The robot is described pretty much as it appears on the cover, and comes after Traveler and Hill while they’re fixing a flat tire. It’s a rolling tank with .90 caliber cannons and .80 caliber machine guns, as well as other stuff. Solar-powered, to boot. Traveler and Hill are only saved by the sudden appearance of two women in “powered gliders;” they swoop over the war mech and start dropping bombs on it. This is Vickie, a pretty blonde, and Dennie, an also-pretty redhead. Soon we learn their story: Mormons who have come from a high-tech sanctuary built beneath Salt Lake City before the war, so that a new generation could survive any nuclear calamity.
Only the girls reveal that the men never showed up; while the women and kids made it down there before the nukes fell, the men didn’t. In the passing years a community has developed, with two warring factions: the “conservatives” who think religion should dictate all affairs, and the “liberals” who want to follow the Constitution. Vickie and Dennie are part of the latter group, and they’ve come up to the surface world to find a group of escaped conservatives – who have taken off with computer gear and other essentials that are necessary to maintain the underground society. Meanwhile Traveler and Hill have actually met these escaped women, not knowing who they were – early in the book they came across a bunch of smiling and polite blonde women who looked like “women from before the war;” their bus had been damaged and Traveler helped them repair it.
It’s inevitable something will soon be happening with these couples – I mean Vickie and Dennie are presumably virgins, having grown up in a “matriarchal” society, both of them having been kids when they went to the sanctuary years ago. Shirley doesn’t elaborate much on this, but he does of course have Traveler hook up with Vickie (the hotter of the two, naturally). But as mentioned he doesn’t go into the full-bore sleaze details of past volumes, dammit. Instead Shirley goes another route – that Traveler, “despite himself,” starts to fall for Vickie. Even though he “promised himself he’d never love again,” yada yada yada. I mean you’d think Jan’s fate would give him a prefigure of what could happen, but nope.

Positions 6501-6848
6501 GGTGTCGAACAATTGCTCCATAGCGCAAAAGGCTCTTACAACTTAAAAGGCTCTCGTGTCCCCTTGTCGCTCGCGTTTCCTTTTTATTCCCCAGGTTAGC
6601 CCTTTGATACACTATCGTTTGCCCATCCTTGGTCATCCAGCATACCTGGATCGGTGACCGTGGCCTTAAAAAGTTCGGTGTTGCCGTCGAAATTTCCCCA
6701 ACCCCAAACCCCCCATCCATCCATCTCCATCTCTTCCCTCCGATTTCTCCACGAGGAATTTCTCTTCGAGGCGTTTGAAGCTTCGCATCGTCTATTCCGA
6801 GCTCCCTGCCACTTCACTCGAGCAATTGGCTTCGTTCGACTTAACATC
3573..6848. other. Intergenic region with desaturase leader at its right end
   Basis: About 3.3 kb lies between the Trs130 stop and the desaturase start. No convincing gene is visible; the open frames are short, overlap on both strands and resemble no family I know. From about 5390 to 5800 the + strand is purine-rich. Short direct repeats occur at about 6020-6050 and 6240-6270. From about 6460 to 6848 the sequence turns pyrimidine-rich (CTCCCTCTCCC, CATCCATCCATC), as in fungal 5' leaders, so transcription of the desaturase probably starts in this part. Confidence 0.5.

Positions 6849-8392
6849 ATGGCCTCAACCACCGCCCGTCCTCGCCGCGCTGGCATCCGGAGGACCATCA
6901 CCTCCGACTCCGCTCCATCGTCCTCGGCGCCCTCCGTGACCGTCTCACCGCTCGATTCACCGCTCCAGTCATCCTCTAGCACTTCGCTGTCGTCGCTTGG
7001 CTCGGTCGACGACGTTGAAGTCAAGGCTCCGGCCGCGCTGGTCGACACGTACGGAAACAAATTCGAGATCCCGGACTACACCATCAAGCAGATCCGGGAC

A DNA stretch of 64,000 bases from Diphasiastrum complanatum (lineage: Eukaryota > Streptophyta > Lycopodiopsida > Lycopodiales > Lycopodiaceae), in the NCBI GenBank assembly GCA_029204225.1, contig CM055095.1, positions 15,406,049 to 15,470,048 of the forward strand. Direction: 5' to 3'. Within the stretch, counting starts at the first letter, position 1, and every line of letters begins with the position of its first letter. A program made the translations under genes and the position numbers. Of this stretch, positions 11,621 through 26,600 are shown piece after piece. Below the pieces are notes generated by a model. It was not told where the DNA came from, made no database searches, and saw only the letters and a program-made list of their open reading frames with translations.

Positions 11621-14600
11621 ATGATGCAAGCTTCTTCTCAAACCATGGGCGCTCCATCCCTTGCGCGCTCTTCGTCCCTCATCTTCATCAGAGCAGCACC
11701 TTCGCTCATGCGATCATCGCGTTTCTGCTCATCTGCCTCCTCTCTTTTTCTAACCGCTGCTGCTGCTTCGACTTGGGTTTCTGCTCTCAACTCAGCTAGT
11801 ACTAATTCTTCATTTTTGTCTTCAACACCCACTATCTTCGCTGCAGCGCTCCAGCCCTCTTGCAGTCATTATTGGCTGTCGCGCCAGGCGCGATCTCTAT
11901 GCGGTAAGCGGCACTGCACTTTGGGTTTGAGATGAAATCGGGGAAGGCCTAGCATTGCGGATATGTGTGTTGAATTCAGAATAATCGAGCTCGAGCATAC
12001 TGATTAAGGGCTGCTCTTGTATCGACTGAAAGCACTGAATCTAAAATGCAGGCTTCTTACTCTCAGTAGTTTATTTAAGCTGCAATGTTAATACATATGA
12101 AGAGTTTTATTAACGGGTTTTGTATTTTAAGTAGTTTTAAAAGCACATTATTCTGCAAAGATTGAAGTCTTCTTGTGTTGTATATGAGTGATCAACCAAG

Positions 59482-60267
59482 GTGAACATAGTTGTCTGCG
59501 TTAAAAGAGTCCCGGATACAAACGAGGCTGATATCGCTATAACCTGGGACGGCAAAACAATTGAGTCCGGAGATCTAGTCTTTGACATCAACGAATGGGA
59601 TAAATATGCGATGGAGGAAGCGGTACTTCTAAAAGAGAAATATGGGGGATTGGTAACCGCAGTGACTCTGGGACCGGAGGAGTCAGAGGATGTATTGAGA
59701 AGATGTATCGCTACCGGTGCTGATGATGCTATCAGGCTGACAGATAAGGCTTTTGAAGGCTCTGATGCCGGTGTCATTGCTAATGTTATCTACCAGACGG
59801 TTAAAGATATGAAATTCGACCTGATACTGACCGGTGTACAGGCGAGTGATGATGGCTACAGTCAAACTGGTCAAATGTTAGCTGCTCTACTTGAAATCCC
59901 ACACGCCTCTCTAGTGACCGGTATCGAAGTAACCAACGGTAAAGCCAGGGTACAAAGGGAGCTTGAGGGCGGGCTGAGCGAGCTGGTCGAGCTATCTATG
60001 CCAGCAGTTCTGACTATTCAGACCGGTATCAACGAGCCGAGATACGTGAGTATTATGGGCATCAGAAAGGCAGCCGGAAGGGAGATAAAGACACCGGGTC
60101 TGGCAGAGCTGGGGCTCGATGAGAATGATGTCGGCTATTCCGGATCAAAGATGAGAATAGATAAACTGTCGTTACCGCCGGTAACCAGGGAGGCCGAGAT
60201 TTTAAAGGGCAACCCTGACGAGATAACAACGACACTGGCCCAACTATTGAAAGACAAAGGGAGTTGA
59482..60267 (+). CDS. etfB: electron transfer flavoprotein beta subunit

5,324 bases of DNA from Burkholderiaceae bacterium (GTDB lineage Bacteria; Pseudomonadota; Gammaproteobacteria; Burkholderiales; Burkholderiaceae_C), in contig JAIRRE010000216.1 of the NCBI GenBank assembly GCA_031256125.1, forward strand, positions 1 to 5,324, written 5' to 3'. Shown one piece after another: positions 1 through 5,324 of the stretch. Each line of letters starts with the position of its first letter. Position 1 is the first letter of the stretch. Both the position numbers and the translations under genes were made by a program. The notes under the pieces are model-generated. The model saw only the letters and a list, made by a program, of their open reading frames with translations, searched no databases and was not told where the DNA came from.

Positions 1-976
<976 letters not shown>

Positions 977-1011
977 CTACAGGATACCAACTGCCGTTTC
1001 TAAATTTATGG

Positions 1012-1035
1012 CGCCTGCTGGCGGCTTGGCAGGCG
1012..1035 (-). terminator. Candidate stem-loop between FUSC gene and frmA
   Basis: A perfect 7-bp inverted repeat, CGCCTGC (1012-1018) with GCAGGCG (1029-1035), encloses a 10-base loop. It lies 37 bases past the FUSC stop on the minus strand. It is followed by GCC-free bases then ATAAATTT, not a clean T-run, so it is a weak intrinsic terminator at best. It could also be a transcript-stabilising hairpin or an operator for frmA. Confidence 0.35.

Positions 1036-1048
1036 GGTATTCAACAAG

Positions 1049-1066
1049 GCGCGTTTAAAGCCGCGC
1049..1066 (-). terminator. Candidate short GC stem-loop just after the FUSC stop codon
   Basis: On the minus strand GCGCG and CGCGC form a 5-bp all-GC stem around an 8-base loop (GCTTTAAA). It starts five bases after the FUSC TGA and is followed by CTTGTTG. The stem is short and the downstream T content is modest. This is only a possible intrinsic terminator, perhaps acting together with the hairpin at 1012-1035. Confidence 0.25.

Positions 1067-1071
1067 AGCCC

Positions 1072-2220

Hastur slowly makes his way to Traveler, using cunning to figure out where he’s headed. But as mentioned he’s a poor villain. He bungles chance after chance to take out his prey. But with this sole villain it’s clear Terminal Road isn’t headed for a big finale. Rather, Shirley goes for something that wouldn’t have been out of place in a Marvin Albert novel, with two men squaring off in the harsh elements. After a few firefights – some of which are rather costly to Traveler’s companions – Hastur holes up in a cliff and Traveler scales it to take him on man to man. The villain’s sendoff is memorable, but the climax seems more in tune with a suspense-thriller than a post-nuke pulp.
And that’s it for John Shirley’s run on Traveler. We leave our hero as we met him, adrift in the post-apocalypse with the Meat Wagon his sole recurring companion. And also Shirley doesn’t plant any carrots for future volumes, unless Naha intends to do something with the newly-introduced Vice President. Otherwise Terminal Road is another entertaining installment of the series, though honestly the sixth volume came off like a more fitting conclusion. Here’s hoping Naha will take a few cues from Shirley in the following novels and deliver similarly fast-moving yarns.